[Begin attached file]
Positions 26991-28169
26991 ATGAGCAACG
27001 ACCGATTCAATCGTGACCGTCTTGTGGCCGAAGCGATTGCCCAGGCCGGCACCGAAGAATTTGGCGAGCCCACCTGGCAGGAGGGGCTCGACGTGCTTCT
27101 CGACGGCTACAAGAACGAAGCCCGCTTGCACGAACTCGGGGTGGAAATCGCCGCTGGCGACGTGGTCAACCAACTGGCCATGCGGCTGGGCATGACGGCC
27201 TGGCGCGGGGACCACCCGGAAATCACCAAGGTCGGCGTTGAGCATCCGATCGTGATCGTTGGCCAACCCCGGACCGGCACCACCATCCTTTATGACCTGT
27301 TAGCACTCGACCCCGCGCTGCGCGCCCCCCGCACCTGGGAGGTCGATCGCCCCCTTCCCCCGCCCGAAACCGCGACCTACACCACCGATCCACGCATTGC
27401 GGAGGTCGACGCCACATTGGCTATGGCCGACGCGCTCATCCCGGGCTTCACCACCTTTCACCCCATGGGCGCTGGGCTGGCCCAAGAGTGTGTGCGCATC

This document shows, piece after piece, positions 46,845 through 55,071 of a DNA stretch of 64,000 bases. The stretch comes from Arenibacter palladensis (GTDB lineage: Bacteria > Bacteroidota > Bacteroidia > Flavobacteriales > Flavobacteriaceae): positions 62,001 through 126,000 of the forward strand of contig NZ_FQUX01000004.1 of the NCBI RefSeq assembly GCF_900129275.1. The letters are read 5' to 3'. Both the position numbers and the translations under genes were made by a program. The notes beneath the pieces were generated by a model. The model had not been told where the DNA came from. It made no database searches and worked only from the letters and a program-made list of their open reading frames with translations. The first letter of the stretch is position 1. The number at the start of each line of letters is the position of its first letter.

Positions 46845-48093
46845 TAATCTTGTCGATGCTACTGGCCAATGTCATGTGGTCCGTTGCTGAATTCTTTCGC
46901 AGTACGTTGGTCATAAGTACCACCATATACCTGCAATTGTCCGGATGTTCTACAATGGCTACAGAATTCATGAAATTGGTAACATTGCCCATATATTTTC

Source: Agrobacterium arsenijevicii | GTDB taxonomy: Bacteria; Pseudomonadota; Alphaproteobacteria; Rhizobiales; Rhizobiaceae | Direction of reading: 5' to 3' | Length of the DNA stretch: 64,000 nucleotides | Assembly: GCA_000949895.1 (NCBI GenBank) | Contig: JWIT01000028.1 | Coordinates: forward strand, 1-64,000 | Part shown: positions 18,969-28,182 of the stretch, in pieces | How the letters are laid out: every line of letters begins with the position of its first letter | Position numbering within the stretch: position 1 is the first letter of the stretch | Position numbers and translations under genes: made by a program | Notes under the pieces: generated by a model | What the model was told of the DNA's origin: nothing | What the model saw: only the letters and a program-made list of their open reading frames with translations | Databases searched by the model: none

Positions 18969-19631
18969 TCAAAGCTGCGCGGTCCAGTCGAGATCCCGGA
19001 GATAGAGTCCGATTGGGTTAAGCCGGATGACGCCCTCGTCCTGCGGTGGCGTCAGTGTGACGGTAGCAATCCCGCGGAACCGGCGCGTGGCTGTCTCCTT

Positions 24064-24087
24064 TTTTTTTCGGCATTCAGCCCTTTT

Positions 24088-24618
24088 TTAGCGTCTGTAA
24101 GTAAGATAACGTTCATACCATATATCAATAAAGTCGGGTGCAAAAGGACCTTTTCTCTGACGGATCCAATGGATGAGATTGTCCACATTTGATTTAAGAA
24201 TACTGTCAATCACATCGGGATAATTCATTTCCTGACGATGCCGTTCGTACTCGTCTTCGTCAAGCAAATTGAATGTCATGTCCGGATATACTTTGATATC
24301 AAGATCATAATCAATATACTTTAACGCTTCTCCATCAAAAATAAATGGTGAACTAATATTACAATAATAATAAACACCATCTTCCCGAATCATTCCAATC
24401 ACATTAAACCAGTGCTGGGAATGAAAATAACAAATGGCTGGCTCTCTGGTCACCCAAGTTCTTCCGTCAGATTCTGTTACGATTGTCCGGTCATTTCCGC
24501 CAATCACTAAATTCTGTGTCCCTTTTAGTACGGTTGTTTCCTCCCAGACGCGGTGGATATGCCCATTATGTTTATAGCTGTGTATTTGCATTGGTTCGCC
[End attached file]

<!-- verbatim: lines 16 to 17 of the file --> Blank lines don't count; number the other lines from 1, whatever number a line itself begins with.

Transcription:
Positions 24064-24087
24064 TTTTTTTCGGCATTCAGCCCTTTT